July 27th 2017

Top Stories / National

Strikes by civil servants a test to Jubilee government as the election approaches

On the other hand, the patients have continued to suffer in hospitals and dispensaries for lack of nurses to attend to them. It is yet another time that the lives of Kenyans are put into risk with the first strike by the medical practitioners that left many dead and many more suffering at their home

By Winfred Mbuya Mwanikiwmwaniki@kenyafreepress.comWednesday, 05 Jul 2017 18:58 EAT

Nurses on strike march holding banners as they take part in a protest in Nairobi las month.

The nurses’ strike is now one month old since it began last month after the nurses decided to down their tools to get a listening ear from the government. The nurses had earlier signed a Collective Bargaining  Agreement(CBA) with the government and were to have their problems on the side of salary addressed.

The strike by Public University Lecturers’ and staff strikes  is on its third day today. The two teams, the varsity staff and the nurses went on strike for the same reasons, failure by the government to implement their respective CBAs.

While the lecturers have kept away from classes and urged the government to implement the CBA fully,  students  have been forced to break off. The lecturers fighting for full implementation of the CBA that was to ensure that they get a salary increase of 17.5 per cent amongst a host of other demands.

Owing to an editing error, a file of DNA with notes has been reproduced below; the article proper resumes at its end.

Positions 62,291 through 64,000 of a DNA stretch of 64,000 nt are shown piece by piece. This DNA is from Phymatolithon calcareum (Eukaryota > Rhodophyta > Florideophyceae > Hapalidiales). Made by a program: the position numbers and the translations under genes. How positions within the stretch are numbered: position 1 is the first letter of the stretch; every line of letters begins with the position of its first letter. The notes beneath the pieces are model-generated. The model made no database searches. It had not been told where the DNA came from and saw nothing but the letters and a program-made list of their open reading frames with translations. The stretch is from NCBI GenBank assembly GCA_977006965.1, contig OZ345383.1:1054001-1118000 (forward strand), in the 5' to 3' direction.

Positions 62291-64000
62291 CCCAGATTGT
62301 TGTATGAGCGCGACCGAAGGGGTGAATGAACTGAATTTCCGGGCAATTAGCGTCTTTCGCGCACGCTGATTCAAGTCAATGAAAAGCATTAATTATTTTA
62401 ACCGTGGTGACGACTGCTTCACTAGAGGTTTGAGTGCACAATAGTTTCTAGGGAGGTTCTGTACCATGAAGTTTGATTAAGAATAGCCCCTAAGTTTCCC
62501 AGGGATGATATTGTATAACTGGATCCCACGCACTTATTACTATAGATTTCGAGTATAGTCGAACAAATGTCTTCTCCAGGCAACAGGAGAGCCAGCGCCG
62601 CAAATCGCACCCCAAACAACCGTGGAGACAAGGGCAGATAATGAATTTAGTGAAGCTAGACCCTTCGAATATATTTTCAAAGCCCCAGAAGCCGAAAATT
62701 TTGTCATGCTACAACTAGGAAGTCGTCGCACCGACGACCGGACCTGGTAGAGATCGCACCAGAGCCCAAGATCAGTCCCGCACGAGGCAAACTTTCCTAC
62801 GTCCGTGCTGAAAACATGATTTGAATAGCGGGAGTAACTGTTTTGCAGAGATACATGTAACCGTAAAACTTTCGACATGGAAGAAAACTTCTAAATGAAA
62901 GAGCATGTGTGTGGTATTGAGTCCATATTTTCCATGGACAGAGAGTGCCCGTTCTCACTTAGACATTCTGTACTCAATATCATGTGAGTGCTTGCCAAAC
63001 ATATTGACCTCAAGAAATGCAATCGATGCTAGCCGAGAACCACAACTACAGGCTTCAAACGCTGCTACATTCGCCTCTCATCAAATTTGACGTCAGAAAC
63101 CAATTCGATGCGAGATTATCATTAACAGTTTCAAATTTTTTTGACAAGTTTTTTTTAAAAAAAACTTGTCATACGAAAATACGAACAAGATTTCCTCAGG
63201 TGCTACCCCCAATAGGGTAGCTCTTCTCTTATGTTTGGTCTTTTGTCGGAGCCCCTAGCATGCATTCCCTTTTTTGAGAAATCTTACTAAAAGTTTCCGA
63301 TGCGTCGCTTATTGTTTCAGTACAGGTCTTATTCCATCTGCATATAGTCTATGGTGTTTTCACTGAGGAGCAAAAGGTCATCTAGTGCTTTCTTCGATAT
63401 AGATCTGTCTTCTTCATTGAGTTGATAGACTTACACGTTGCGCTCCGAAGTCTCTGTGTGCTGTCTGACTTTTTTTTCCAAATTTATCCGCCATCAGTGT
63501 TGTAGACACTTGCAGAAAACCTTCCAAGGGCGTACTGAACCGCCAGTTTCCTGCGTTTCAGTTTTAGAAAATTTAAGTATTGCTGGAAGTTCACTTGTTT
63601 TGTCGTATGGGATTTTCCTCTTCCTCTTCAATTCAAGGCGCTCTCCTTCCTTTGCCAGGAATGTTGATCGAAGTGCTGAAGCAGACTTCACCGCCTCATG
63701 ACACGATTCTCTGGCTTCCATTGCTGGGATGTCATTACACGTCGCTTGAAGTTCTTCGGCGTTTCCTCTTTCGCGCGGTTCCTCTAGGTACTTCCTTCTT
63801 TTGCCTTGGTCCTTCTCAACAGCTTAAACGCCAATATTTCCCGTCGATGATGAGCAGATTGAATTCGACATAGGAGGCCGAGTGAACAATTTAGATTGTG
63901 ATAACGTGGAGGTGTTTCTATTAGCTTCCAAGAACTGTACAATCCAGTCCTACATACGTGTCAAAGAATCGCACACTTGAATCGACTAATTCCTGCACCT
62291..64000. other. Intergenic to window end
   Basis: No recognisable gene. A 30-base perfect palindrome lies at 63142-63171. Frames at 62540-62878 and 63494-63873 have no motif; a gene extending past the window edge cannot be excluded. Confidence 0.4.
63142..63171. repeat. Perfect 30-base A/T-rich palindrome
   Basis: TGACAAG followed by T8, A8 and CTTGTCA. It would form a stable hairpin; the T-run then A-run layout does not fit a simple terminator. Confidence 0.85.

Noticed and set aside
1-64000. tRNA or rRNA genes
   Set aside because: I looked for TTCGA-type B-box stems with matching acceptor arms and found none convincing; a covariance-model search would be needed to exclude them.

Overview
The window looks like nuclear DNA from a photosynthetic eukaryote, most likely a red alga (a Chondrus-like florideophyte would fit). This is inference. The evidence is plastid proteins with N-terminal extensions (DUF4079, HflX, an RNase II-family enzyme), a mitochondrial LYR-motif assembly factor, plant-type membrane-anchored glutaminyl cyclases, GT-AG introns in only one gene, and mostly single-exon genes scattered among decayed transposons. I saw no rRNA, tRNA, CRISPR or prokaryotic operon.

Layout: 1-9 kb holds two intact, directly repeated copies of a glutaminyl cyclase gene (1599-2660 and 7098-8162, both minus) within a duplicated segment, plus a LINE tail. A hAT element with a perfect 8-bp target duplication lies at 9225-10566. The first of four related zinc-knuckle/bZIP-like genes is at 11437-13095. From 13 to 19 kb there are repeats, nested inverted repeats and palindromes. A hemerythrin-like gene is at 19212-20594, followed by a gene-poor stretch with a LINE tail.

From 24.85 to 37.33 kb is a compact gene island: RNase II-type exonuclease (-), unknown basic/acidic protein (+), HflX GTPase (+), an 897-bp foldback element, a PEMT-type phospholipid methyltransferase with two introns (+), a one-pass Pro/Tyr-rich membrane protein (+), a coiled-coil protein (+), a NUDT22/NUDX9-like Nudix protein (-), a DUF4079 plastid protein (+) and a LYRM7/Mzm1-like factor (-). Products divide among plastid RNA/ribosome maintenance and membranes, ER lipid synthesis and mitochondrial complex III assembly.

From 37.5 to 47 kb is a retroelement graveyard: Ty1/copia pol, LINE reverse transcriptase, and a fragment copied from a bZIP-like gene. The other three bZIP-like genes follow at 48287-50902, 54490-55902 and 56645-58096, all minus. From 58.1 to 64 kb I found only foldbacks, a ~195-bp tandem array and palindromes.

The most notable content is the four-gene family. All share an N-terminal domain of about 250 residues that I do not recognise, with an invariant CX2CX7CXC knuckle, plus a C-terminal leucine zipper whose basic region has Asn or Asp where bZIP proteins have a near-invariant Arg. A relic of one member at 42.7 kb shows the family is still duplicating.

On the other hand, the patients have continued to suffer in hospitals and dispensaries for lack of nurses to attend to them. It is yet another time that the lives of Kenyans are put at risk; like the previous  strike by the medical practitioners that left many dead and many more suffering at their homes.

The number of those who are dying even from small illnesses including children is rising. The cases of bodies received at the mortuaries is on the increase. The effects of the strike started to be felt in its early stages with long queues in hospitals and some patients being sent away.

The nurses said they want the CBA agreement that awarded each nurse a Sh12,000 allowance beginning January this year, an amount that was expected to rise to Sh20,000 in July effected. This was to be done by March this year, a deadline which is long overdue and they have not seen the fruits of their agreement.

Also, the number is overwhelming in some of the hospitals such as Kenyatta National Hospital as people seek  medical attention that they have lacked elsewhere especially the maternity services. The life of both mother and child is at risk as the numbers are way above the capacity. Yet it is a menace experienced nation-wide as a result of unpaid deal.

Patients are forced to seek for medical care from the private institutions which to most of them are not affordable and some just watch their patients suffering. In the villages some have turned to chemists as the immediate solution to their problems even without diagnosis from doctors.

As a result of the strike, the salaries of the nurses have been withheld in some of the counties, a measure that has happened before in the country where the teaching staff had their salaries withheld and threatened to be sacked if they did not go back to class.

However the nurses are not likely to relent or to go back before their demands are  fully met to as demonstrated by the union’s Secretary General Seth Panyako, who said, to a local radio station:  “The strike will continue for as long as our concerns are not met,” said Panyako.

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